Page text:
• Nancy A. Hewitt
  • Nancy A. Hewitt
  • Emerita Professor of History and Women's Studies
  • Degree: Ph.D., University of Pennsylvania; B.A., State University of New York, Brockport
  • Rutgers : At Rutgers from 1999-2013





My interests include American women's history, nineteenth century U.S. history, women's activism from c.1800-1980s;, women and work; the interplay of race and class with sex/gender, religion and reform; and feminisms in comparative perspective. In the early 2000s, I began rethinking the grand narrative of American women's political/activist history from Seneca Falls to suffrage and across the history of women’s rights and feminism. I have attempted to place these movements in a more global context and to incorporate the versions and visions of women's rights embraced by African Americans, workers, and immigrants. That effort built on my studies of women’s activism in Rochester, New York and Tampa, Florida, and has resulted in an edited collection, No Permanent Waves as well as the article “Feminist Frequencies: Regenerating the Wave Metaphor” in Feminist Studies. These themes also run through my 2018 monograph, Radical Friend, a biography of nineteenth-century activist Amy Kirby Post. A radical Quaker who engaged in interracial movements to abolish slavery, advance women’s and workers’ rights, protect Native (specifically Seneca) sovereignty, promote religious liberty, and improve health care. In 2020, I coedited a second edition of A Companion to American Women’s History with Anne Valk and co-authored the 4th edition of Exploring American Histories: A Survey with Sources with Steven Lawson, which will appear in 2021.



  • 512:103 Development of U.S. I
  • 512:380 Women in American History I
  • 512:383 Women’s Rights in America
  • 988:301/302 Comparative Feminisms


  • 510:539 Colloquium in Women's and Gender History
  • 510:549 Research Seminar in Women's and Gender History
  • 510:560 Problems and Directed Readings in Women's and Gender History


  • Co-author (with Steven F. Lawson), Exploring American Histories: A Survey with Sources, 4th ed (Bedford/Macmillan, 2021)
  • Editor, Companion to American Women's History (Blackwell's Publishers, 2002) and Companion to American Women’s History, 2nd ed, with Anne M. Valk (Wiley, 2020)
  • Radical Friend: Amy Kirby Post and Her Activist Worlds (University of North Carolina Press, 2018)
  • Co-editor with Christopher Densmore, Carol Faulkner and Beverly Palmer, Lucretia Mott Speaks: The Essential Speeches and Sermons. (University of Illinois Press, 2017)
  • Co-author (with Steven Lawson), Exploring American Histories: A Brief Survey with Sources (Bedford/St. Martin's, December 2012)
  • Editor, No Permanent Waves: Recasting Histories of U.S. Feminism (Rutgers University Press, 2010)
  • Editor, Companion to American Women's History (Blackwell's Publishers, 2002)
  • Southern Discomfort: Women's Activism in Tampa, Florida, 1880s-1920s (University of Illinois Press, 2001)
  • Co-author, Who Built America? Vol. 1 (Bedford/St. Martin's, 2000)
  • “Rochester,” in Michael Roy, Frederick Douglass in Context (Cambridge University Press, 2021)
  • “Feminist Frequencies: Regenerating the Wave Metaphor,” in Feminist Studies (Fall 2012): 658-680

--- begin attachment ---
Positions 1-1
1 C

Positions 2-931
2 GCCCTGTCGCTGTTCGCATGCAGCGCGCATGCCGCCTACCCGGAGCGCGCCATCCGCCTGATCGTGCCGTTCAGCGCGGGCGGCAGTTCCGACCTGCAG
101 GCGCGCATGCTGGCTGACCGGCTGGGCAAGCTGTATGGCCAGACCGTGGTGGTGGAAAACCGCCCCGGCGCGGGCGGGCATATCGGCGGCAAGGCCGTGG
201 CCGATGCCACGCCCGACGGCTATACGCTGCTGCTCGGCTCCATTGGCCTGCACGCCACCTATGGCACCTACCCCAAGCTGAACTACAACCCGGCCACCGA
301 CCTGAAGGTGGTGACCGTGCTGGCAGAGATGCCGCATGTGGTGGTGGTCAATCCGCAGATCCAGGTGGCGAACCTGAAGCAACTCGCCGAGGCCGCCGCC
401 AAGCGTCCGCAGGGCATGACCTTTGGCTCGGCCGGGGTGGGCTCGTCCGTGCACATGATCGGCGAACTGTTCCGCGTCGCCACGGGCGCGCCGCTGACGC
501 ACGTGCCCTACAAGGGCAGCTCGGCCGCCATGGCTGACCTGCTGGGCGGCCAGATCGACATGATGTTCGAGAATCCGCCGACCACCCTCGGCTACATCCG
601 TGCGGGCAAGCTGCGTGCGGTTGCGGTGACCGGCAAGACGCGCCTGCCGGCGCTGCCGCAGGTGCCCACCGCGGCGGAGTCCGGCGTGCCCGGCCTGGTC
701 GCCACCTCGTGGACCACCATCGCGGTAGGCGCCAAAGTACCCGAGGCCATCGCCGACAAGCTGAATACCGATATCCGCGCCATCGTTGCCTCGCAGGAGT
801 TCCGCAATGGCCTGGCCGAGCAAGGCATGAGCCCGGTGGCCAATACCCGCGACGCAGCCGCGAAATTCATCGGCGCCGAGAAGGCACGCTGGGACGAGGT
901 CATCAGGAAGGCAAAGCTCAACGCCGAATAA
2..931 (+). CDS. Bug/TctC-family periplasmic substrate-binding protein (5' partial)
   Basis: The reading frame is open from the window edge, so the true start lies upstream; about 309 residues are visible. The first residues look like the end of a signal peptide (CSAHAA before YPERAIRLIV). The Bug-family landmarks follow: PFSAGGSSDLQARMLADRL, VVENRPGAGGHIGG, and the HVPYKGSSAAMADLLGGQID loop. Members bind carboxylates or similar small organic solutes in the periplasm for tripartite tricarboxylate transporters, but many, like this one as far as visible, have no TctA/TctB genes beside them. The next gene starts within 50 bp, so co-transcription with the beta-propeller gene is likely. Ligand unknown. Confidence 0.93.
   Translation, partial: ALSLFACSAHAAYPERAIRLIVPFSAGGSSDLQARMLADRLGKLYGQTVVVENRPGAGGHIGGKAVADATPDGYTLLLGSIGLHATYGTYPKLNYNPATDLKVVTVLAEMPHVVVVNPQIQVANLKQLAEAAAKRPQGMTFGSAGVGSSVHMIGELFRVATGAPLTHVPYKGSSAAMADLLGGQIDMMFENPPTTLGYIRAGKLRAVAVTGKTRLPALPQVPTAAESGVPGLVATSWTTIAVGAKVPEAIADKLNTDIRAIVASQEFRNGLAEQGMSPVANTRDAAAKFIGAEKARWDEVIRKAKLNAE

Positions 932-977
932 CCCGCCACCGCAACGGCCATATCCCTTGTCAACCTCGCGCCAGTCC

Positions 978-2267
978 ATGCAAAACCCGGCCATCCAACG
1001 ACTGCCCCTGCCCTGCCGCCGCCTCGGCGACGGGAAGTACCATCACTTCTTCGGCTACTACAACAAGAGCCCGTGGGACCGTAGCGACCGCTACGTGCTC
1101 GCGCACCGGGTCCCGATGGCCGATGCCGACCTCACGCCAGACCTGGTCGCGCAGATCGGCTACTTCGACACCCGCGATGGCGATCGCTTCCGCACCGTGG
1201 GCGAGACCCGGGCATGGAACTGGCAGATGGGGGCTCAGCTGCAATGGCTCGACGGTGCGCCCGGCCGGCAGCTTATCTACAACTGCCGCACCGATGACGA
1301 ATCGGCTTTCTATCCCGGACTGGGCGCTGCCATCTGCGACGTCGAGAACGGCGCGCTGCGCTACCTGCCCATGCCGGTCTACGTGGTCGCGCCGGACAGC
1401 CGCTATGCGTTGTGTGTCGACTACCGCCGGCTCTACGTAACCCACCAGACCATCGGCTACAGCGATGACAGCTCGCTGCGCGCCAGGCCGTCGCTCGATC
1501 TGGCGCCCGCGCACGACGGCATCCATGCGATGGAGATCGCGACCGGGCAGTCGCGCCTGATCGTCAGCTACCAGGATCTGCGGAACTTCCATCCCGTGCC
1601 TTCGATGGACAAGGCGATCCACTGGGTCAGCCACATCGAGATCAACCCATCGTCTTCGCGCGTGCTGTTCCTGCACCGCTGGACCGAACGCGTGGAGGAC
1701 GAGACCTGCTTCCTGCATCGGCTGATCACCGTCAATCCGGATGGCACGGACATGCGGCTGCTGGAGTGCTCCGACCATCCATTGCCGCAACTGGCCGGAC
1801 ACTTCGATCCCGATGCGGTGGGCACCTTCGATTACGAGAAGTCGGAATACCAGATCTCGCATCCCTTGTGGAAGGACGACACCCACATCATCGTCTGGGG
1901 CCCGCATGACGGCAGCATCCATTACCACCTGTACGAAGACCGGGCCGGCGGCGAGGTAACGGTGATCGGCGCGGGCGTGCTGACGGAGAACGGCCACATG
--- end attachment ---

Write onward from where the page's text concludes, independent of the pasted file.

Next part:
• “’Seeking  a Larger Liberty’: The U.S. Woman’s Rights Movement in Transatlantic Perspective,” in Kathryn Kish Sklar and James Brewer Stewart, eds., Woman’s Rights and Abolition in the Atlantic World (Yale University Press, 2007)
  • “Economic Crises and Political Mobilization: Reshaping Cultures of Resistance in Tampa’s Communities of Color, 1929-1939,” in Sharon Harley, ed., Women’s Labor in the Global Economy: Speaking in Multiple Voices (Rutgers University Press, 2007
  • “Luisa Capetillo: Feminist of the Working Class,” in Latina Legacies: Identity, Biography and Community, eds. Vicki Ruiz and Virginia Sanchez Korrol (Oxford Univ Press, 2005)
  • "Re-rooting American Women's Activism: Global Perspectives on 1848," in Patricia Grimshaw, et al, eds., Woman's Rights as Human Rights (Palgrave, 2001)
  • "The Emma Thread," in Nupur Chaudhuri and Eileen Boris, eds., Voices of Women Historians (Indiana University Press, 1999)


  • James C. Bradford Prize in Biography for Radical Friend, Society for Historians of the Early American Republic, 2019
  • Honorary Doctorate of Letters, State University of New York System, May 2010
  • Roy S. Rosenzweig Award for Distinguished Service to the Profession, OAH, April 2016
  • Pitt Professor of American History and Institutions, University of Cambridge, 2009-2010
  • Fellow, Society of American Histories, 2007
  • Julia Cherry Spruill Prize for SOUTHERN DISCOMFORT, Southern Association of Women Historians, 2002
  • John Simon Guggenheim Memorial Fellowship. 2000-2001
  • Fellow, Center for Advanced Study in the Social and Behavioral Sciences, Stanford, 1996-97
  • Director, Sawyer Seminar, “Women’s Grassroots Activism in Global Perspective,” Duke University, 1995-1996


  • American Historical Association
  • Berkshire Conference of Women Historians
  • National Collaborative for Women’s History Sites
  • Organization of American Historians
  • Society of American Historians
  • Southern Association of Women Historians
  • Southern Historical Association


  • Editorial Board, Rutgers University Press
  • Editor, Feminist Studies
  • Editor, Women in American History Series, University of Illinois Press
  • Advisory Board, HistoryMatters: American History on the Web
  • Advisory Board, Signs: Journal of Women in Culture and Society